On the weekend of 19th-20th March, Carrick Coastal Rowing Club organized and hosted a well attended and extremely informative SCRA Coxing Course for coastal rowing clubs in Ayrshire. On the Saturday morning, 15 members from Arran, Carrick, Cumbrae, Girvan, Firth of Clyde, Prestwick and Troon met at Dolphin House in the stunning grounds of Culzean Castle on the Ayrshire coast.
The two very experienced instructors, Ali Grant (Portobello) and Barbara Elliot (Anstruther), shared their knowledge in an interesting, lively and interactive way with mostly inexperienced coxes. Saturday was given over to theory and, although it lasted from 11am to 5pm, everyone thoroughly enjoyed the relaxed and playful style of learning and the day flew by. One could really see what a difference it makes when Powerpoint is banished and how effective interactive learning can be (thanks Ali for all the creative and imaginative props).
It was not only cox’s tasks and responsibilities which were covered, but also a wide range of topics which are of importance to the whole crew, such as boat and crew safety, common terminology, launching environments and conditions, racing rules, the basics of VHF radio usage and much more. The delightful sight of Babs demonstrating with a model skiff and five Barbie dolls brought a smile to many faces and won’t be forgotten in a hurry.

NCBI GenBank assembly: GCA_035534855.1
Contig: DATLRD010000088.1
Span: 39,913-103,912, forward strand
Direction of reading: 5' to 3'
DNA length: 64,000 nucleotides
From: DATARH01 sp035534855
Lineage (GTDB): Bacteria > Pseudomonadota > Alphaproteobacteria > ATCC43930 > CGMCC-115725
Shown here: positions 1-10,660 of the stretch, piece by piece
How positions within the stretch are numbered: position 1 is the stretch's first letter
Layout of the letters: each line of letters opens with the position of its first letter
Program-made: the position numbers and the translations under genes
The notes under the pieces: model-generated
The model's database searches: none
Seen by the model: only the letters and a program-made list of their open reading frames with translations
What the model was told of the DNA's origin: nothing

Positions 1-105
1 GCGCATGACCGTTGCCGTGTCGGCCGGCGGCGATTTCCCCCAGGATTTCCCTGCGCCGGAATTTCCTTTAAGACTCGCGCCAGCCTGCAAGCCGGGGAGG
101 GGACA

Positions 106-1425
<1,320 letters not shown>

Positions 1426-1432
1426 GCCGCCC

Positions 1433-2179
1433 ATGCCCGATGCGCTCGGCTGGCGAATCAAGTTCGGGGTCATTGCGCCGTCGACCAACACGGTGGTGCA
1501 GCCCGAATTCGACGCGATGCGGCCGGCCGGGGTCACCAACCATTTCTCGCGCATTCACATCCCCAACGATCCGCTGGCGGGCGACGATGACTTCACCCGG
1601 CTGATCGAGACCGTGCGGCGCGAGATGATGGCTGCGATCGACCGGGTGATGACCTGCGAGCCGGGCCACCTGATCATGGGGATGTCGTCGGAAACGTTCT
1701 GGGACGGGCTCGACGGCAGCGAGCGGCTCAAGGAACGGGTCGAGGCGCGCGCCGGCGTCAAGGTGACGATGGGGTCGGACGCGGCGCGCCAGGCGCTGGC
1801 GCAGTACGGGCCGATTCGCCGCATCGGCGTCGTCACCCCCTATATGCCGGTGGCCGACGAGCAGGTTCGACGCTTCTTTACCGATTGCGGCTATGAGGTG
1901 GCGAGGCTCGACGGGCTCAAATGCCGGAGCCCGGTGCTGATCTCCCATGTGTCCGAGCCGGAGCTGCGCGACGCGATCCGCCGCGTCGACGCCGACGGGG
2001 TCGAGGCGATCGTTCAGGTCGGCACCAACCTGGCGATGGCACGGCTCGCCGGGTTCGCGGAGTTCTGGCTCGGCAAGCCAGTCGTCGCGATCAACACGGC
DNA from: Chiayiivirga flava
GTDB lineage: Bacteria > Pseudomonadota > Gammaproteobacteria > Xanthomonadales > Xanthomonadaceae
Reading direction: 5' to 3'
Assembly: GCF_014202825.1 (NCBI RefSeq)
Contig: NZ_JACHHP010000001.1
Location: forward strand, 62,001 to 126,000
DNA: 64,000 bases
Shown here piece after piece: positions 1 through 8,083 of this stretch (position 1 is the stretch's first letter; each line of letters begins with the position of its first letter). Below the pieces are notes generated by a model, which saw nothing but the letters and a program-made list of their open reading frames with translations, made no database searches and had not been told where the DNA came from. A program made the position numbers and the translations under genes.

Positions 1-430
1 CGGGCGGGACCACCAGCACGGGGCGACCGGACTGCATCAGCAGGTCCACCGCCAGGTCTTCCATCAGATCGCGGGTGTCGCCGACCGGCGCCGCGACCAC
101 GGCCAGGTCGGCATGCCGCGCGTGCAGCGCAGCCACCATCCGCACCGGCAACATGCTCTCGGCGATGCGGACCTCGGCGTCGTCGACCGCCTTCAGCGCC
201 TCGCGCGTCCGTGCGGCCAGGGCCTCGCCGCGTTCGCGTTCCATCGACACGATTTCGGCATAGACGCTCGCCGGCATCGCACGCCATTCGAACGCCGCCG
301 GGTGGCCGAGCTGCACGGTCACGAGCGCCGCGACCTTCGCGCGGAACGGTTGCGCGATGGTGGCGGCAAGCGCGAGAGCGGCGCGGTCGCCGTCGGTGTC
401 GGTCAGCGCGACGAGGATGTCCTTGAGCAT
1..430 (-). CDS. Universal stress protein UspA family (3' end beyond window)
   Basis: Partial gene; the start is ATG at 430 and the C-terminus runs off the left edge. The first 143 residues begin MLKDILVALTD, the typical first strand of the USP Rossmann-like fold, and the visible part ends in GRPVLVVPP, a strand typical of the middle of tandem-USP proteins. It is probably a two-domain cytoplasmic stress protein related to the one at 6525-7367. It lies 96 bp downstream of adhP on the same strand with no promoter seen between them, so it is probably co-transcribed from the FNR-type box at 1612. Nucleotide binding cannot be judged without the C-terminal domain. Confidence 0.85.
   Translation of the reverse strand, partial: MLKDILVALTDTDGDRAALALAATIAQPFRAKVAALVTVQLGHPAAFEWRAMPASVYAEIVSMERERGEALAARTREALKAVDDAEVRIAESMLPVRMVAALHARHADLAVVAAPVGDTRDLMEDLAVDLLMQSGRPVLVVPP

On the Sunday, everybody was really eager to go out and practice what they had learnt the day before. The weather god smiled on the participants, who had ideal conditions for their outing in Maidens harbour: sunshine and a sea as flat as a millpond. Three Skiffs from Carrick, Troon and Irvine we available, so Ali, Barbara and Fergus Forsyth (Carrick) went on board as passengers and supervised the other crew members, who all coxed and rowed and had loads of fun building up their confidence in steering and guiding the crew. All of the would-be coxes soon noticed if their commands were clear and precise – or not!
All of the participants would like to extend a very big thank you to Ali, Babs and to Fergus, Henry and the team at Dolphin House for an excellently run and led course in an easy-going, friendly and enjoyable atmosphere. If you have the chance, don’t miss the next one!
Photos and report: Friederike and Stuart (Arran CRC)
Rowers from Troon, St Andrews, Newburgh, Pittenweem, Broughty Ferry and Queensferry joined hosts Wormit on a row down the tidal River Tay from Perth to Wormit. The crews stopped off in Newburgh for crew changes and Balmerino for coffee and cake. Broughty Ferry even rowed home from the finish. A great way to spend Easter Sunday.